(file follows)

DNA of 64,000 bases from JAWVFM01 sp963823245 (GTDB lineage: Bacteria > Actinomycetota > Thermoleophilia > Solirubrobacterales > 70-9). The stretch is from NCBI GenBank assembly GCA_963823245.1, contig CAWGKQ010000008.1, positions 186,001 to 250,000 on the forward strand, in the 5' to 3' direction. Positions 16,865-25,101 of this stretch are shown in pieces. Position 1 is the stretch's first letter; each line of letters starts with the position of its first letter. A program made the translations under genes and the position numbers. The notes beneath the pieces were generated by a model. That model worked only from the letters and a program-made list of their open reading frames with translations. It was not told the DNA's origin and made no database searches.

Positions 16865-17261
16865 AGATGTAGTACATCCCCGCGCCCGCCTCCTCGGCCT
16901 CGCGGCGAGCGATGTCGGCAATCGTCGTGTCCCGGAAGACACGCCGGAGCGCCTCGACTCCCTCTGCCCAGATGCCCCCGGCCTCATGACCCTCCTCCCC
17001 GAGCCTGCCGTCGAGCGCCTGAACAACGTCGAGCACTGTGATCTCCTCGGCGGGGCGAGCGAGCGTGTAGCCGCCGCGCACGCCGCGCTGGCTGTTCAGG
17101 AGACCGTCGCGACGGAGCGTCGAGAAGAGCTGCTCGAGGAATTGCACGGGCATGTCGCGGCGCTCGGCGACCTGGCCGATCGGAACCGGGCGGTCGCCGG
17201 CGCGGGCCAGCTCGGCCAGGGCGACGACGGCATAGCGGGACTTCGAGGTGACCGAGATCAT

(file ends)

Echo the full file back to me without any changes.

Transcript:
DNA of 64,000 bases from JAWVFM01 sp963823245 (GTDB lineage: Bacteria > Actinomycetota > Thermoleophilia > Solirubrobacterales > 70-9). The stretch is from NCBI GenBank assembly GCA_963823245.1, contig CAWGKQ010000008.1, positions 186,001 to 250,000 on the forward strand, in the 5' to 3' direction. Positions 16,865-25,101 of this stretch are shown in pieces. Position 1 is the stretch's first letter; each line of letters starts with the position of its first letter. A program made the translations under genes and the position numbers. The notes beneath the pieces were generated by a model. That model worked only from the letters and a program-made list of their open reading frames with translations. It was not told the DNA's origin and made no database searches.

Positions 16865-17261
16865 AGATGTAGTACATCCCCGCGCCCGCCTCCTCGGCCT
16901 CGCGGCGAGCGATGTCGGCAATCGTCGTGTCCCGGAAGACACGCCGGAGCGCCTCGACTCCCTCTGCCCAGATGCCCCCGGCCTCATGACCCTCCTCCCC
17001 GAGCCTGCCGTCGAGCGCCTGAACAACGTCGAGCACTGTGATCTCCTCGGCGGGGCGAGCGAGCGTGTAGCCGCCGCGCACGCCGCGCTGGCTGTTCAGG
17101 AGACCGTCGCGACGGAGCGTCGAGAAGAGCTGCTCGAGGAATTGCACGGGCATGTCGCGGCGCTCGGCGACCTGGCCGATCGGAACCGGGCGGTCGCCGG
17201 CGCGGGCCAGCTCGGCCAGGGCGACGACGGCATAGCGGGACTTCGAGGTGACCGAGATCAT